On the surface, he didn’t look that much worse that I remembered, perhaps because my mother had spent much of the morning making sure he looked presentable. He sat there with his shirt off, much as I had remembered him from earlier years sitting poolside during so many other summer months. And as I looked closer, he was breathing more rapidly. Accessory muscles could be seen in play over his hearty ribcage. Like a dutiful doctor-son, I listened to his lungs and didn’t hear many breath sounds over his right lung field. His neck veins were prominent, even when sitting upright. His pulse was slightly irregular, but not rapid. I placed the small electronic thermometer beneath his tongue. 97.4.

“I’ve been thinking,” he said. “It’s time. I just feel miserable all the time. The last year has been hell. I go through all of this, and I just never feel better. I’m getting weaker and weaker. I try to walk six feet, and I’m just exhausted. My fingers have nowhere left to check my blood sugars, all I ever do is sit in this chair and watch TV. Hell, I can’t even do that – I just fall asleep. Everything is a chore, and it’s costing us a fortune. And for what? I just worry about your mother. She’s been so good to me.”

“I even tried to play some family videos of our earlier years, and he doesn’t even want to those,” she chimed in.

I looked at him and realized that the decision was final. This isn’t how he’s wanted to live. "... Crash and burn, baby. That’s how I’d love to go!"

“I’m okay with that, Dad. There’s no one whose worked harder for their health. It’s hard to believe all you’ve been through.”

I looked up and could see a tear forming at the edge of his eye. I followed suit. I’ve got to keep it together here. I looked across the room to my mother, fully engulfed in the emotion of the moment, but shaking her head in agreement. We all knew.

“I mean, what’s going to happen now? I don’t want it to be ugly.”

“Well, Dad, I mean, nothing’s going to happen right away. I mean it’s like you’re at 35,000 feet – sometimes it takes a while. I mean, we can get hospice in here, and hell, they could make it easier for you. You know, like a greased landing! Not a crash and burn – greased.”

“I’d like that.”

“So I’ll call your internist tomorrow and take the day off. We’ll meet with hospice and get things arranged. I’ll be here for you and Mom.”

“I’m the luckiest man alive – I mean I’ve had a eighty-three wonderful years, three beautiful kids and a wonderful wife….And damn I’ve had some fun….”

We sat in silence. My mother was brave and looked at her husband with an exhausted, and perhaps relieved gaze. But she sat somewhat catatonic as he rose with great difficulty to the table to take his medications, staring into space, shocked at the implications.

“Let’s start the descent,” he said.


Sunday, July 15, 2007

How Much Do I Cost?

A patient asked me once: "How much do you cost?"

I had no clue.

Through our convoluted health care system, I have no idea what the cost of my services I provide to my patients will cost them. You see, I'm employed by my hospital system. I earn a salary from the hospital system. The amount billed to a patient is dependent on rates they set, not me. And those rates are typically inflated well above what the hospital will receive from an insurer for my services. And of that, an individual patient has to pay their co-pay, which varies from insurer to insurer, and a deductible, which varies from insurer to insurer. And how much of their insurance premiums are going to the care I provide my patients? Really, it's impossible for me to determine what I cost a patient.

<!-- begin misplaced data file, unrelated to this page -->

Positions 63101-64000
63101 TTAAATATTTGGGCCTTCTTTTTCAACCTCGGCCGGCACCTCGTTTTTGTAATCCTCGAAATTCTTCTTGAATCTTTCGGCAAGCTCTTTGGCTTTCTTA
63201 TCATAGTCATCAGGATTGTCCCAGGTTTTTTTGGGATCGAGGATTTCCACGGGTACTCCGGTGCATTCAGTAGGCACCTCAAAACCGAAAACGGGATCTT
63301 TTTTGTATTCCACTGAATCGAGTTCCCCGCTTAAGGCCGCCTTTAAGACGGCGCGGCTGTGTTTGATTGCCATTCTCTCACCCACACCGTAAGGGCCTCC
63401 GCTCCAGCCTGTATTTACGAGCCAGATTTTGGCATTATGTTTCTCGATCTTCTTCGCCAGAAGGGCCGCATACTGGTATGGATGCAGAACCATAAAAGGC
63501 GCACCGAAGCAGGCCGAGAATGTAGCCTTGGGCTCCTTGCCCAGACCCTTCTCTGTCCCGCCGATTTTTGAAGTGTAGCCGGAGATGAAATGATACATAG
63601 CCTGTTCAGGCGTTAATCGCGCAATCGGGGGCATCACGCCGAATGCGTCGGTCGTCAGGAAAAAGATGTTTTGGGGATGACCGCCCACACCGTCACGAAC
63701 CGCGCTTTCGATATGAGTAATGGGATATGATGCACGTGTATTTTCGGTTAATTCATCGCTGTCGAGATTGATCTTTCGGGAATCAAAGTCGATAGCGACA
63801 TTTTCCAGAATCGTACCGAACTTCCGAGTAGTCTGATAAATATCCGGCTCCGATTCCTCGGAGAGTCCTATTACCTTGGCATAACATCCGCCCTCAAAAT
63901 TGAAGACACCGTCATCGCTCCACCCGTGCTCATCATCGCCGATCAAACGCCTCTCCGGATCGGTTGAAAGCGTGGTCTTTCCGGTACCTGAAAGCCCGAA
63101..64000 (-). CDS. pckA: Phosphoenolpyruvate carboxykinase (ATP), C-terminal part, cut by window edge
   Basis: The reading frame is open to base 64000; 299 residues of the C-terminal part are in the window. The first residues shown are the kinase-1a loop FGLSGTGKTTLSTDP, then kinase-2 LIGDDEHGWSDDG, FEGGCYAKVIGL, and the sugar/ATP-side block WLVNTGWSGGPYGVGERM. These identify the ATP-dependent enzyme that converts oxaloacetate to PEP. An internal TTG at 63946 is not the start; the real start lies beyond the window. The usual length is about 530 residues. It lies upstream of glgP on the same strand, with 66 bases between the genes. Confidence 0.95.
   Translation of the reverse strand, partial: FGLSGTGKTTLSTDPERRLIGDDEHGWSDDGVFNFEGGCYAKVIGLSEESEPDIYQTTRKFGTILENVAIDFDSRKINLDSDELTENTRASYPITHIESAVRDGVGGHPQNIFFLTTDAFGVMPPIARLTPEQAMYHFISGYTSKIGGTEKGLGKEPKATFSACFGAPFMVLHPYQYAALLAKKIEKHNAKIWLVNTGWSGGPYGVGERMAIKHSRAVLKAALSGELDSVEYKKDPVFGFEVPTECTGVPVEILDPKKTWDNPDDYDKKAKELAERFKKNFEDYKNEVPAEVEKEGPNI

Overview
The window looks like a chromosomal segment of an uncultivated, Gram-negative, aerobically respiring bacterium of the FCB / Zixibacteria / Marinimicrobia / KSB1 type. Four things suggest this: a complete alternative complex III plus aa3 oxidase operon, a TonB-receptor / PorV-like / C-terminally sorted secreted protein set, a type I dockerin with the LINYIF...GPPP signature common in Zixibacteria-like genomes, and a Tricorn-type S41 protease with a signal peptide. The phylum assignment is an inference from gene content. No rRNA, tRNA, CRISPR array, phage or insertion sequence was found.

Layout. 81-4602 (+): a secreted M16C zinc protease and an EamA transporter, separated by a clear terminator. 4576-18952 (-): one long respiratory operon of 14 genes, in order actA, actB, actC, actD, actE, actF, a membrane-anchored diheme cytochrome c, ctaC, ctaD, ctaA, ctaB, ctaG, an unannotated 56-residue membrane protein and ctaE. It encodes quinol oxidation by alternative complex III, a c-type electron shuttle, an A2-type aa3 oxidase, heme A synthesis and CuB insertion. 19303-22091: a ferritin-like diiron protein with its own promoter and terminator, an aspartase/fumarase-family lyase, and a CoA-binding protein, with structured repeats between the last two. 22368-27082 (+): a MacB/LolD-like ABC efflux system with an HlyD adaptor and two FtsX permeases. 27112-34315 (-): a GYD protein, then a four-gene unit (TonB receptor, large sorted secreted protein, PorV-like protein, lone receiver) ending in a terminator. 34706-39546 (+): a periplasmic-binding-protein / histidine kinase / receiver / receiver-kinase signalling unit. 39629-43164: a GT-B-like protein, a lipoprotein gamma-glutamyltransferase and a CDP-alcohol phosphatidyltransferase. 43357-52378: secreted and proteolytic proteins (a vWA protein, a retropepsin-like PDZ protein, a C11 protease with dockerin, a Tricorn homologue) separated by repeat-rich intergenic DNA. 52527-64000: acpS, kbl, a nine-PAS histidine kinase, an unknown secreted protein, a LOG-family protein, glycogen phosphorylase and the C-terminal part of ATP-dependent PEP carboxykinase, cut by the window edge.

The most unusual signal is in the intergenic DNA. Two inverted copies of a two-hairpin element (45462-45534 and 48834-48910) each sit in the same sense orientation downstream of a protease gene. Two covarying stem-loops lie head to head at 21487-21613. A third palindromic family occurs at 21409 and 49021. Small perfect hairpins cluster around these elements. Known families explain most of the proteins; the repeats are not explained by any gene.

And for those without insurance? OMG. I have no idea how this is handled. Seriously.

But it turns out we'd better start learning.

It seems the New York Attorney general's office has asked the insurer UnitedHealthcare to halt its planned introduction of a method for ranking doctors by quality of care and cost of service, warning of legal action if it did not comply:
Linda A. Lacewell, a senior lawyer in the office of Attorney General Andrew M. Cuomo, wrote in the letter that the ranking would apparently be used to steer consumers toward selected doctors. “To compound the situation,” she wrote, “we understand that employers may act on these ‘ratings’ to offer financial inducements such as lower co-payments or deductibles to promote ‘cost-effective’ doctors to their employees.”

Ms. Lacewell said patients might be steered toward doctors based on flawed data and UnitedHealthcare’s “profit motive.” She wrote, “Consumers may be encouraged to choose doctors because they are cheap rather than because they are good.”
But there might be a bright side to this bogus website the UnitedHealthcare wants to publish: maybe with this program I'd find out how much I cost UnitedHealthcare.

But I still won't find out what I cost my patients, will I?


Fat Tax?

Sandy Szwarc, RN over the Junkfood Science does a great job debunking a study that suggests taxing fatty foods might be good for you.


Friday, July 13, 2007

Boston Scientific Settles Defibrillator Suits

And they got off relatively cheap: